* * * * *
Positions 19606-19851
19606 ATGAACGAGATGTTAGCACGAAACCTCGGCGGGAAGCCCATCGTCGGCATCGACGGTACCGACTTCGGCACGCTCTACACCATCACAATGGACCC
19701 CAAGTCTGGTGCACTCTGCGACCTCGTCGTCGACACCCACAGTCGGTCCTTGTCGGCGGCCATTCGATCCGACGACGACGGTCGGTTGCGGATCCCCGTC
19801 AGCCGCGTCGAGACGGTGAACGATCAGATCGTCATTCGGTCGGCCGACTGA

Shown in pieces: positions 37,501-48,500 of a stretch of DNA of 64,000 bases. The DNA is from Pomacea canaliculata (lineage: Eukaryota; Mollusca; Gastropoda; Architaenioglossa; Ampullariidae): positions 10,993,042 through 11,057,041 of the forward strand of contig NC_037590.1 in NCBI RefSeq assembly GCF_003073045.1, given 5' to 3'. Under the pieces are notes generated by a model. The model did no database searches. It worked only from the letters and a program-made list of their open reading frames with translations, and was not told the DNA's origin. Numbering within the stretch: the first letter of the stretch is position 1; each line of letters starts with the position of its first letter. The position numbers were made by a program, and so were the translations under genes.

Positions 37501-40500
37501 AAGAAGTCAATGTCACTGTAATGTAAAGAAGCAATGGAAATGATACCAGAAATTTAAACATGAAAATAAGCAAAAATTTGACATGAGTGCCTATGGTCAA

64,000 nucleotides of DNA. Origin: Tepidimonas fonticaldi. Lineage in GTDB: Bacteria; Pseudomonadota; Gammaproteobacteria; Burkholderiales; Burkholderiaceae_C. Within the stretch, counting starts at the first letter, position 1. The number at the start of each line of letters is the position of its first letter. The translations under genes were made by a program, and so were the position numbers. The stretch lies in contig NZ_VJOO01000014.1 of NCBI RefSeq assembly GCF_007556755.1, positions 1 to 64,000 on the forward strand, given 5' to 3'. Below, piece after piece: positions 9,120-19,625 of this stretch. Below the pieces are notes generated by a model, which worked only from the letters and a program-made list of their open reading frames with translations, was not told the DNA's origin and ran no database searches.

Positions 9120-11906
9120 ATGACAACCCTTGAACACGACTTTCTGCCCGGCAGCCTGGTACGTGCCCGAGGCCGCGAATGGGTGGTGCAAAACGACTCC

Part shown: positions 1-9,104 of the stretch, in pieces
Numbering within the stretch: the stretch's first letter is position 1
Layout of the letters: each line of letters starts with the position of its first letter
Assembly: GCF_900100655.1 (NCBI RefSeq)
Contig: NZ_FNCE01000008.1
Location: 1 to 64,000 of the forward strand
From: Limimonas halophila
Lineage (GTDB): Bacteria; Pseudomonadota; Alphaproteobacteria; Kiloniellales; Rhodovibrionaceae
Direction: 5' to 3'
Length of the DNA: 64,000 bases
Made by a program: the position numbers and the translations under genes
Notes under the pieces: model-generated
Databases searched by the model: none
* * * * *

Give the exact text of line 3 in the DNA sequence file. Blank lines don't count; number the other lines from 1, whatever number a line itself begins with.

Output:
19701 CAAGTCTGGTGCACTCTGCGACCTCGTCGTCGACACCCACAGTCGGTCCTTGTCGGCGGCCATTCGATCCGACGACGACGGTCGGTTGCGGATCCCCGTC